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Does leaving a service cavity on the inside of a double stud wall make sense?

John Ranson | Posted in Energy Efficiency and Durability on

Would there be anything wrong with the following assembly? From exterior to interior: Siding, furring, rigid insulation, sheathing (air seal and WRB), 2×4 stud wall, gap, netting stapled to inner studs. 2×4 stud wall, and finally drywall. The outer 2×4 stud wall and the gap would be filled with cellulose, but the inner 2×4 stud wall would be empty to allow easy wiring and plumbing.

This design seems to have some clear perks. Removed thermal bridges. You get a service cavity. The inner wall supports the netting, so it won’t need excessive stapling.

It’s clear the service cavity makes the wall 3.5″ thicker than a wall of the same R-value without the cavity. That I’m okay with.

I have two big questions.

1. Is there is any risk of the netting stretching or sagging and allowing the insulation to fall?

2. Other than extra thickness, what are the downside to this assembly?

–John

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Replies

  1. GBA Editor
    Martin Holladay | | #1

    John,
    The main problem with your plan is not the service cavity. The service cavity is fine.

    The problem is your desire to install rigid foam on the exterior side of a double-stud wall. You don't want to do that. This article explains why: Exterior Rigid Foam on Double-Stud Walls Is a No-No.

  2. John Ranson | | #2

    Sorry, I was actually considering mineral wool for the exterior. I forgot to mention it. I want the wall to dry both ways.

  3. John Ranson | | #3

    I'm not married to the idea of having mineral wool on the exterior. It seems like a good idea to keep the sheathing warmer. If you think it would be equally durable with just a rainscreen and siding, that seems more economical.

  4. Expert Member
    Malcolm Taylor | | #4

    John,
    Why not insulate the inner wall? The plumbing and electrical go in before any insulation so they don't hinder the installation.
    The advantage of a discrete service cavity in double walls is usually that it keeps the pipes and wires inside the air barrier, but yours is the exterior sheathing so the whole wall is inside it.
    It's worth noting that your assembly doesn't identify a vapour control layer, be that a vapour barrier or vapour retarder, which some codes require.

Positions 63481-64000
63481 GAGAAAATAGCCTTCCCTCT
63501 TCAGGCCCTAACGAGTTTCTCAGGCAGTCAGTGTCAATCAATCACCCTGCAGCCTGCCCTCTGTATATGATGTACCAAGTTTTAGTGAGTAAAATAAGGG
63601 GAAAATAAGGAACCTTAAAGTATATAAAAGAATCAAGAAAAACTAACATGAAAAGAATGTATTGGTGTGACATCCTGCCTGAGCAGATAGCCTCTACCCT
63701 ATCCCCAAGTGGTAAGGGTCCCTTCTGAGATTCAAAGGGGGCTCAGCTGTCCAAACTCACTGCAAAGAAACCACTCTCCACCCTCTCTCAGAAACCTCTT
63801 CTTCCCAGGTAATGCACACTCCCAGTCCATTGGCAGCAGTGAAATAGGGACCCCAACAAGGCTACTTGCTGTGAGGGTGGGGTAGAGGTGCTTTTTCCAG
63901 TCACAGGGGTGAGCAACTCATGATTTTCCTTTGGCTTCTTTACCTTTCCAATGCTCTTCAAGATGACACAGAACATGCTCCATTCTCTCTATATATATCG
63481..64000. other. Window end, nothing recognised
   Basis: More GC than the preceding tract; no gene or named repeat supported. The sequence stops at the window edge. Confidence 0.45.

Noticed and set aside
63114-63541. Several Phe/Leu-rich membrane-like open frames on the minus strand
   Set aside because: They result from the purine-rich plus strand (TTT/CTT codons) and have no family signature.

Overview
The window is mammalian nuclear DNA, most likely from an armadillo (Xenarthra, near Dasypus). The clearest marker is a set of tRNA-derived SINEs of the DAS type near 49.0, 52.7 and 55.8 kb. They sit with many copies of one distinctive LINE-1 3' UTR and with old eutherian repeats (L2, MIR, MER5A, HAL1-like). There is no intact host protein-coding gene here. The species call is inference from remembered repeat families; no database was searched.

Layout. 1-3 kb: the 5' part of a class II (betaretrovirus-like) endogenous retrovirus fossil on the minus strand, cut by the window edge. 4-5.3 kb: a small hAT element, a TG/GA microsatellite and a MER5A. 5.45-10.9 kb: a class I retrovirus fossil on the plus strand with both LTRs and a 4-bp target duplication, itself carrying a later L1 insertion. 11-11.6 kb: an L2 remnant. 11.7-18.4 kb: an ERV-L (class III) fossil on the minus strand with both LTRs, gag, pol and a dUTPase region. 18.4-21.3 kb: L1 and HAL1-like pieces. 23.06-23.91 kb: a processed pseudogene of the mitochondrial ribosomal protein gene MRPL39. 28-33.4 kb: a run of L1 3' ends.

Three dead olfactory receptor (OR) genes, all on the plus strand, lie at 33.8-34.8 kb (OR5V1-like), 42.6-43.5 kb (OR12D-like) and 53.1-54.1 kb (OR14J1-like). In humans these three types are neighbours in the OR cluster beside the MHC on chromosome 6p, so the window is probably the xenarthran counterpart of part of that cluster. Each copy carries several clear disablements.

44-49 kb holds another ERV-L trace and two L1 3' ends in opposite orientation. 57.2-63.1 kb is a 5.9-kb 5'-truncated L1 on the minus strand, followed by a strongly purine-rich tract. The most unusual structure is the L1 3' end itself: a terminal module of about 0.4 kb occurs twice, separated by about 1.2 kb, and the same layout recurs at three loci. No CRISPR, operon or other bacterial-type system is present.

5. John Ranson | | #5

    My reason was ease of future renovation. However, upon reflection, the extra cost of the larger space used probably greatly outweighs the small decrease in future cost of renovation.

    --John

  6. Expert Member
    Malcolm Taylor | | #6

    John,
    If the service space is important to you, keep it. Just fill it with batt insulation. You can then decrease the size of the gap to offset the walls thickness if you'd like.

  7. Robert Hronek | | #7

    I just dont see the point of a service cavity. Aline the plumbing on an inside wall. How many times do you really need to get in to the wall for electrical.

    It seems a big added expense in case you might want to do some wiring. Spend the savings on insulation, exterior insulation.

    I also dont see the dry in both directions argument for most climates. Put enough exterior insulation that you dont have to worry about the condensation point, . Let it dry to the inside. Make the home very tight so exfiltration/infiltration are not an issue.

  8. KEVIN ZORSKI | | #8

    Replace the netting with a good air barrier of some sort, nix the outside foam/ mineral wool. The gap provides the thermal break. Cellulose or mineral wool batts are a lot less expensive than mineral wool "boards". Insulate the inner wall with mineral wool batts - easy to remove, make changes and replace if necessary. I think that double wall with the air barrier in the middle is a very resilient wall, that allows for no foam, thermal break, and condensation control. Best of luck to you with your project.

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